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Author Topic: Network Security First-Step  (Read 2139 times)
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« on: November 30, 2004, 03:09:33 PM »

I recently read Network Security First-Step (ISBN 1-58720-099-6) as the literal first step in my self-education on network security.  I've done a little work with firewalls and ACLs, but due to some major security projects on the horizon, and also on my selfish desire to beef up my resume in that area, I've decided to dedicate some time to furthering my knowledge of network security.  The book was written by Tom Thomas, who has authored or co-authored 17 books on networking and has also worked as an instructor.  He also has a high level of experience in the industry.  This experience shows in the quality of this book, which is advertised as an easy introduction into the world of network security.  As such, it seemed like a natural place to start my security studies.  Having read the book now, I'd have to say that it definitely lives up to the advertising.  It is an introduction for the security novice, with just enough technical material to whet the appetite of even experienced networking guy like myself.  When the material does get technical, the author uses real-world examples to explain the concepts and does so to great effect, making the book understandable for network novices.  

The book itself is 400 pages and consists of 10 chapters which cover a wide variety of topics.  Chapter 1 is an introduction into the mind and tools of hackerdom.  Chapter 2 covers basic security policies and practices.  Chapter 3 is a basic overview of security technologies and their uses and benefits.  Chapters 4 through 9 go more in-depth into  the various security technologies introduced earlier (protocols, firewalls, router security, VPNs, wireless, and intrusion detection) and how they are used.  Chapter 10 discusses tools for hacking and security auditing.  I can't say enough about how valuable I found the information provided in this book.  The author sprinkles the book with URLs which not only reinforce the topic he's covering, but also allow the reader to continue researching on their own.  I now have a folder full of web bookmarks which I'm only beginning to delve into.  This book doesn't just spoon feeding information to the reader, but also sets them up for a much deeper understanding on networking, depending upon their desire to go deeper.  Another feature I like about the book is how the author laid out the advantages and limitations of each network security technology.  He also doesn't try to sell any one technology as the Panacea for network security.  Rather, he advocates a much more practical layered approach to network security.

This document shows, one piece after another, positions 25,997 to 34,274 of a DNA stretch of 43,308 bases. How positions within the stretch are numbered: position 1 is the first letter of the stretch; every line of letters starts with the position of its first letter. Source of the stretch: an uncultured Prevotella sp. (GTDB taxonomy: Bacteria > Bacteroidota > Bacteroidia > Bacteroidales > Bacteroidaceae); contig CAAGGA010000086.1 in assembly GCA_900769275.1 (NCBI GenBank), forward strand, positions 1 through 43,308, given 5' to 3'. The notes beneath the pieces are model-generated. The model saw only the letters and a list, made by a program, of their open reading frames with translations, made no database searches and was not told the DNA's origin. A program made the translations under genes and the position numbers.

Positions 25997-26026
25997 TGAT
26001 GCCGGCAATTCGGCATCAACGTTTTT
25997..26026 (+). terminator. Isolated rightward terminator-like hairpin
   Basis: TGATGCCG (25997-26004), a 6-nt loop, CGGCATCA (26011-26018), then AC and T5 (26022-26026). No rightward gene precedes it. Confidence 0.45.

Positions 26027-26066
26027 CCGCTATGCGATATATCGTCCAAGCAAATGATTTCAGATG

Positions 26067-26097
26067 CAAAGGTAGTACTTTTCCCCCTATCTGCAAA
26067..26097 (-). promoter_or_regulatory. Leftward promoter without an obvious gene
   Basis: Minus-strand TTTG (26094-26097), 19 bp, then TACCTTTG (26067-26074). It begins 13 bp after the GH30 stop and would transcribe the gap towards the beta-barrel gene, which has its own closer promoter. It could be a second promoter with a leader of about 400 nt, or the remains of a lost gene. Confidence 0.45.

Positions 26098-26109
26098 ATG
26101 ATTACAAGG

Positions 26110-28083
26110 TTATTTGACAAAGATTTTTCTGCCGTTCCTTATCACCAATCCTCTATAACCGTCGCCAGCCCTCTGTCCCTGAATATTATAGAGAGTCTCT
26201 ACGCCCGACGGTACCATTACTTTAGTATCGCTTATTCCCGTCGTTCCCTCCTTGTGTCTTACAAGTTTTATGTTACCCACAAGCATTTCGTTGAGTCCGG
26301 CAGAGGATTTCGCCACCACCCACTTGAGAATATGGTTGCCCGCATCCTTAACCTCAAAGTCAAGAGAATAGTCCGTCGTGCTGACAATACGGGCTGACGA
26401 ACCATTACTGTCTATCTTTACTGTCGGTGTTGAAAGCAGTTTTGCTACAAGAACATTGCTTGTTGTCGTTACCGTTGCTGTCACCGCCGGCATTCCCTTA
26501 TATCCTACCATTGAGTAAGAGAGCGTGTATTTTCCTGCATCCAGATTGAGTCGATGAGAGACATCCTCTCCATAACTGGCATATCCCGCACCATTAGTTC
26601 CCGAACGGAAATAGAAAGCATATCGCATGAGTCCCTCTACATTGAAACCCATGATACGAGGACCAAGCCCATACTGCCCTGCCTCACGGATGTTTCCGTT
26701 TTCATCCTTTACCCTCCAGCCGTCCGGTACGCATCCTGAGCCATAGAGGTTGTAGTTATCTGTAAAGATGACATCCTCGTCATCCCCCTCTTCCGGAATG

In conclusion, I recommend this book for anyone wanting to get started in network security.  It stands as a springboard into a whole new area of study for my career.  I've already come up with a few projects that must be implemented in our network just from reading this introductory book.  In the coming months, I plan to read as many security and hacking titles as I can and use that information to better secure our network.  I can tell it's going to be a busy year.  

On my 5 ping rating scale, I give this book an emphatic 5.
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